But it all ended in March 1975. There was a huge battle, and Banmethuot was overrun. We were taken captive and held for close to eight months. We never had a time of closure with our Mnong people. Would we ever see them again? Would we be reunited with our four children, who were away at Dalat School? What happened to the Bunong Scriptures? Our own manuscripts were confiscated and never returned. Vietnam was closed to foreign missionary work, and we were reassigned to Burkina Faso.

Years later, after we retired, Bunong refugees began coming to North Carolina. To our amazement we learned that our translation helper, Nkem (pictured with Richard below left), along with several other men, had continued working on the Scriptures. The New Testament was finished; we held a copy in our hands! And someone had found a way to reprint the hymnbook. They had preserved the books by hiding them in the ground or in the hollows of trees. In time, the entire Bunong Old Testament also was finished.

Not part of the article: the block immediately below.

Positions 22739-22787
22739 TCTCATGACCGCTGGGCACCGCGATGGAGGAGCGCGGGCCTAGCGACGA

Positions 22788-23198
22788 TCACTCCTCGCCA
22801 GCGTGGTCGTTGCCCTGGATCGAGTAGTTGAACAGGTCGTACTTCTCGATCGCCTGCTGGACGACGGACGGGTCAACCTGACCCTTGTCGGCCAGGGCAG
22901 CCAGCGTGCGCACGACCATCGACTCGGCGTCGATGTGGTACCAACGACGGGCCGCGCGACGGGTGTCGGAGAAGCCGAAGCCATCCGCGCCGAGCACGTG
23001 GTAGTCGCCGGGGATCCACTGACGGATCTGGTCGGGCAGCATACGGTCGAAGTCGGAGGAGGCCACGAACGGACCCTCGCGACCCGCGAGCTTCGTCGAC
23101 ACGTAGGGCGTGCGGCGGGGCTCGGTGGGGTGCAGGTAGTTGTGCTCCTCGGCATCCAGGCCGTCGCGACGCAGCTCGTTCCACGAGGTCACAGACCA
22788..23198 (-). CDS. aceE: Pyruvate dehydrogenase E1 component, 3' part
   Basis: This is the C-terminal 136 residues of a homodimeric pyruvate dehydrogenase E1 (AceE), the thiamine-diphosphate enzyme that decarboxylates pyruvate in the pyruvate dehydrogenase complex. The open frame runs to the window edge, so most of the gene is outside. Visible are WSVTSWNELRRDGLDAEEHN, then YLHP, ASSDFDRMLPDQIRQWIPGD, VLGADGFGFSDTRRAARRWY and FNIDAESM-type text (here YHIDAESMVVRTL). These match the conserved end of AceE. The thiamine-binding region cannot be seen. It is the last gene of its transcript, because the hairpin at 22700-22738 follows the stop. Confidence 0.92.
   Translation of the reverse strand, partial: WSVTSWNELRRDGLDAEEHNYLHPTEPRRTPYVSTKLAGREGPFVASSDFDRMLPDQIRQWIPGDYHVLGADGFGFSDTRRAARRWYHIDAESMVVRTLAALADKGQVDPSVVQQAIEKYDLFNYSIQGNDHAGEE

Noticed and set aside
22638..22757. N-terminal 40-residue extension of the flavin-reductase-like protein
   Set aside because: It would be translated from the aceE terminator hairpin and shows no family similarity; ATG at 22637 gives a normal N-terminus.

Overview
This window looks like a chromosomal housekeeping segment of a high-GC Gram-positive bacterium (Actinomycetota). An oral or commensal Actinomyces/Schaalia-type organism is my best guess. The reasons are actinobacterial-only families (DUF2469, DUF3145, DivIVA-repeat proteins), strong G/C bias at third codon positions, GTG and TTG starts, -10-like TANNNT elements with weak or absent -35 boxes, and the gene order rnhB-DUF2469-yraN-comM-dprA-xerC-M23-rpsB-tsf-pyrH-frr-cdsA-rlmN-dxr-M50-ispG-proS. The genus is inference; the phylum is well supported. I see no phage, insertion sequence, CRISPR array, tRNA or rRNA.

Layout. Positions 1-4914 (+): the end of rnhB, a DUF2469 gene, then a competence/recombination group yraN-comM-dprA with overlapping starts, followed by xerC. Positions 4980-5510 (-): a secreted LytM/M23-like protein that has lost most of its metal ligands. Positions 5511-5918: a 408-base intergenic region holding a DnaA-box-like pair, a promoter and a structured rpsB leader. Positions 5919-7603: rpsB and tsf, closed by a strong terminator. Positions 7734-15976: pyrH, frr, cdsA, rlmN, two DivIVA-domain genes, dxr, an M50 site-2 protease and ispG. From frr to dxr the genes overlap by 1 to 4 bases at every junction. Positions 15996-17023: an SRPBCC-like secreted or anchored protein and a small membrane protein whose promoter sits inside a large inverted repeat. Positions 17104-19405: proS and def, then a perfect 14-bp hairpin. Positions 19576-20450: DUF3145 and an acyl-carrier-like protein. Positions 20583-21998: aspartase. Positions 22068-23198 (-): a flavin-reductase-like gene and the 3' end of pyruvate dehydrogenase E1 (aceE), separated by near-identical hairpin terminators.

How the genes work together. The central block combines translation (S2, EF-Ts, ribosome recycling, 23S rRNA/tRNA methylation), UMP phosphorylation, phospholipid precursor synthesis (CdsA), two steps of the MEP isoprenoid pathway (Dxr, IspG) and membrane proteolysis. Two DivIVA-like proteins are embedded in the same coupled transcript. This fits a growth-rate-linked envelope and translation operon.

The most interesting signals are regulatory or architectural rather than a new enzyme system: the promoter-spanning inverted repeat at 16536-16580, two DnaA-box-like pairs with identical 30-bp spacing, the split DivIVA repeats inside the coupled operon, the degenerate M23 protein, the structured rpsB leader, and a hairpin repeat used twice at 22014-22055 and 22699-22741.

Back to Celebrate

If there was to be a centennial celebration of Alliance work in Vietnam, of course, we wanted to go! Friends offered to help with the expense, and our home church was praying. In June 2011 we boarded a plane for Vietnam. For the first few days we toured with other former workers, visiting flourishing churches and the new Bible school. What memories came back!

The celebration in Danang was in an indoor sports stadium seating 12,000. Vietnamese and tribespeople trooped in by the busload. Of just the Bunong, there were 700 in 30 buses. What a reunion it was! They swarmed around us, recalling events of the past: We had prayed for them in the hospital, we had given blood for their son, we had given clothing, we had taught them in the very first Bible school. They remembered our four children by name. We heard that 40 percent of the people group is now Christian.

Dr. Gary Benedict and Dr. Tom Stebbins preached, and Rev. Truong, the president of the church, reviewed the history of the C&MA in Vietnam, all to the glory of God. The missionaries sang in Vietnamese: “’Tis better far to follow Jesus no matter where His hand may lead.” A choir from Hanoi sang the “Hallelujah Chorus,” and hundreds of people responded for salvation at the close of an evangelistic message. The Gideons distributed thousands of New Testaments at the celebration, the first permitted in 36 years.